# How to convert RGB code to 8 simple intervals (possible ?)

I'm working on my Final Bachelor Project in Computer Science and for now I'm in a dead end. Here is what I got stuck on:

I'm trying to classify any color (rgb code) in any of 8 (eight) simple colors. In short terms I need to find 8 intervals where any colour can be placed and be considered a basic color (red, blue, green, black, yellow, purple, grey, brown ).

example:
(18,218,23) to be classified as "green"
(81,,214,85) also "green"
but
(15,52,16) needs to be "black"
(110,117,110) needs to be "grey"

So there are 256 x 256 x 256 possible colors and I need to divide them in 8 (intervals) basic colors.

I'm waiting for some suggestions.

Cheers !

To be clear (as I've seen in comments) I'm looking for a particular set of 8 colors (red, black, green, brown, blue, purple, grey, yellow). Sorry for the orange above !

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Um... no it doesn't. You can specify ranges in your if-else blocks... For example, black could mean something like <60, <60, <60, etc. –  Tanvir Ahmed May 30 '12 at 18:51
What about calculating the distance of the colour that is to be classified to each of the eight "primary" colours? If you do this, you should keep in mind that short distances in the RGB space do not necessarily correspond to human perception. For that, you should convert to LUV or a similar space. –  Gnosophilon May 30 '12 at 18:52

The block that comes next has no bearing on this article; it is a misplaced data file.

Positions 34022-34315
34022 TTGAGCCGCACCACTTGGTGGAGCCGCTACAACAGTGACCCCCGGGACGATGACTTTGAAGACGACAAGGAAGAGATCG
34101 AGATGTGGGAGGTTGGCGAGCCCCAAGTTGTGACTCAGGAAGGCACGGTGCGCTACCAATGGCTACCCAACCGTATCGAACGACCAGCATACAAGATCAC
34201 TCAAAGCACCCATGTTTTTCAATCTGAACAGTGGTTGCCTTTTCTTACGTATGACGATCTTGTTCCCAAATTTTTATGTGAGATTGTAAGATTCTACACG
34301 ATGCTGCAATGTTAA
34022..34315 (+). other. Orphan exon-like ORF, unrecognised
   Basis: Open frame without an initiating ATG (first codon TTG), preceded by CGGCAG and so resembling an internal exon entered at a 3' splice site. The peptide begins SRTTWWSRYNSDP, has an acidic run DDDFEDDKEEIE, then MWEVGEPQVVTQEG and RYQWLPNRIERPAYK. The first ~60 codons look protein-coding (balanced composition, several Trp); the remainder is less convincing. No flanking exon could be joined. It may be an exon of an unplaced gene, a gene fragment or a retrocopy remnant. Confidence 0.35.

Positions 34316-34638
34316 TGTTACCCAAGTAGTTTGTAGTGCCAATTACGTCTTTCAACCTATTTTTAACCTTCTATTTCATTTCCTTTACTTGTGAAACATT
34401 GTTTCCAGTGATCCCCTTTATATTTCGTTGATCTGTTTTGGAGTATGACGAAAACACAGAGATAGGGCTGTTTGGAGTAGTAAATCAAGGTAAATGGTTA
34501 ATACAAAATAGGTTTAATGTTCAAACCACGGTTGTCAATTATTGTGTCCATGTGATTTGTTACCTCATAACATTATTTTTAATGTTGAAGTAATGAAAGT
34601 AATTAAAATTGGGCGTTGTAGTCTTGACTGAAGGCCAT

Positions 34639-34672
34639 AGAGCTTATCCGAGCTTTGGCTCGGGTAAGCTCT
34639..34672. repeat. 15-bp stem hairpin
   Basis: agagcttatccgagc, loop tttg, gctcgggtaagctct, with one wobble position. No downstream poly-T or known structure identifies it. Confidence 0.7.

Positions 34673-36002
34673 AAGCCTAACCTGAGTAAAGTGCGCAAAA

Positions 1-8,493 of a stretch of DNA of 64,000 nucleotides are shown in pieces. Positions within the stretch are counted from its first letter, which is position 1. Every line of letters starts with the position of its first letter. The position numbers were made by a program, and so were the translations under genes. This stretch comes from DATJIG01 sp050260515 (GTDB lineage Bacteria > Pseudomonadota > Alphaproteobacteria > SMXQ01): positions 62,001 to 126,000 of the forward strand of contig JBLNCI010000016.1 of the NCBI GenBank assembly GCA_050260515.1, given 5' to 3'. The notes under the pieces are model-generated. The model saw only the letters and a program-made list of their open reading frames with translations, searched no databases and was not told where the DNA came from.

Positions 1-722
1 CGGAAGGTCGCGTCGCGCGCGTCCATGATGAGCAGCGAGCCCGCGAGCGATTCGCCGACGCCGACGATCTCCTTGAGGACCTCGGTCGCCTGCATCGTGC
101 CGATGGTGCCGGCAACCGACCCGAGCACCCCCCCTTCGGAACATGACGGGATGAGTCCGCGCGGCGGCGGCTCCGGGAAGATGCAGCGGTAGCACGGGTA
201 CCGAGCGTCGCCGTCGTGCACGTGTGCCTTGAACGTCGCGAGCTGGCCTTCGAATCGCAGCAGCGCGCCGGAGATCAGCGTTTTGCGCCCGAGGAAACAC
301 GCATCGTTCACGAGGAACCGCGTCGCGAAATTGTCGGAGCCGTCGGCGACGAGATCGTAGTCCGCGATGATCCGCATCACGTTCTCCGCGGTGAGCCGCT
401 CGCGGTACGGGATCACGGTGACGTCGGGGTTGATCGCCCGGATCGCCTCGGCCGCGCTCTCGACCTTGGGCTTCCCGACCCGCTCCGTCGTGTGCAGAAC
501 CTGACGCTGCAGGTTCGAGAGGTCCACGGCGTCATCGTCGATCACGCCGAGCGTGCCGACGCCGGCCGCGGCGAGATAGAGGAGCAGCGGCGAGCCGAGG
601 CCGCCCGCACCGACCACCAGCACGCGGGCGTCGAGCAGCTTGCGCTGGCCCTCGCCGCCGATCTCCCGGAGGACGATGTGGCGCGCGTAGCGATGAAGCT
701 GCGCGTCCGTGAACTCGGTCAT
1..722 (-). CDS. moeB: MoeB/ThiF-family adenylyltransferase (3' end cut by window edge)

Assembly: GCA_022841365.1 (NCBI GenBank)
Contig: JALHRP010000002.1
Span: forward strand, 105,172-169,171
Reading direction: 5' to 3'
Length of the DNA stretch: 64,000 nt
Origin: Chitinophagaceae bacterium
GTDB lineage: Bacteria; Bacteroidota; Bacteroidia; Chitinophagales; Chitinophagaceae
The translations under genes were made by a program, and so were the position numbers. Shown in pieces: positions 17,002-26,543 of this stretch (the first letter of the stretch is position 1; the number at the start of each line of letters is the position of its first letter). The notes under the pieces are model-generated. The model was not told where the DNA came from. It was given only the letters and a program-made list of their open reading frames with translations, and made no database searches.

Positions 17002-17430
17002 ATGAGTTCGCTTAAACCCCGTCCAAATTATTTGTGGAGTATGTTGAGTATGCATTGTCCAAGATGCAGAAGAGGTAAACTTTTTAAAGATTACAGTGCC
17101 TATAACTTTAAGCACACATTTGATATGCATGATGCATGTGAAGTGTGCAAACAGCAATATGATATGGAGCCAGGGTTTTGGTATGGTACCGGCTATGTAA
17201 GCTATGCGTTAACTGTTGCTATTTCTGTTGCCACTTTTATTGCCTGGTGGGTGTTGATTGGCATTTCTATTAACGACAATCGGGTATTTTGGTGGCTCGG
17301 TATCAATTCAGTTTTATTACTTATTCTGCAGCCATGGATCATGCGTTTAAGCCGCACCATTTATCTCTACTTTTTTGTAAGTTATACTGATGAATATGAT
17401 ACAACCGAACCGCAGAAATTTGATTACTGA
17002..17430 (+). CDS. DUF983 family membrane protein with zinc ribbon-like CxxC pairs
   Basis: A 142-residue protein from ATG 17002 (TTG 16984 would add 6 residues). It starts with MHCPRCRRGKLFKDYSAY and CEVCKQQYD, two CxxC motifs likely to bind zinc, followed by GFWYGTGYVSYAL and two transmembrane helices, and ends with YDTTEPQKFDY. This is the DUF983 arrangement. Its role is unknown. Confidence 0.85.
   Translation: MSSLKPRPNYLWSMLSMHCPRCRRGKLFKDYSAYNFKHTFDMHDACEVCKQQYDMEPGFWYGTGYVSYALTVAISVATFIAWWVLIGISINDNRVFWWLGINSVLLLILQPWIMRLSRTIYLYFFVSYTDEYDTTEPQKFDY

How you can do this depends on exactly which colours you want to classify as what. Then again, once you determine that, you pretty much already have your algorithm right there. –  harold May 30 '12 at 18:53
Whichever way you end up choosing will for some colours be subjectively wrong to some people anyway. People don't really agree on how to label colours that are "in between" proper colours. –  harold May 30 '12 at 19:01

Based on your example, I'd start with determining whether all components are approximately the same, or does on stand out. If they are about the same, then decide if the values are small enough to be black or not, then it's grey. If one value is different from the other two, then it is easy to check which is different and pick one of six possible colors accordingly.

Alternatively, set each component to either 0 or 1 according to a threshold, then you have 8 combinations to map to 8 colors.

``````threshold = 100:
(18,218,23)   -> (0, 1, 0) - to be classified as "green"
(81,214,85)   -> (0, 1, 0) - also "green"
(15,52,16)    -> (0, 0, 0) - to be "black"
(110,117,110) -> (1, 1, 1) - to be "grey"
``````
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This a great idea ! Thank you so much ! It's simple and light!weight –  VladU May 30 '12 at 19:06
You're welcome. –  ysap May 30 '12 at 19:09
@VladU: You asked for "red, blue, orange, black, yellow, purple, grey, brown", but ysap's algorithm (though fast and simple) gives "black, blue, green, seagreen, red, purple, yellow/orange, white/grey" –  Mooing Duck May 30 '12 at 19:32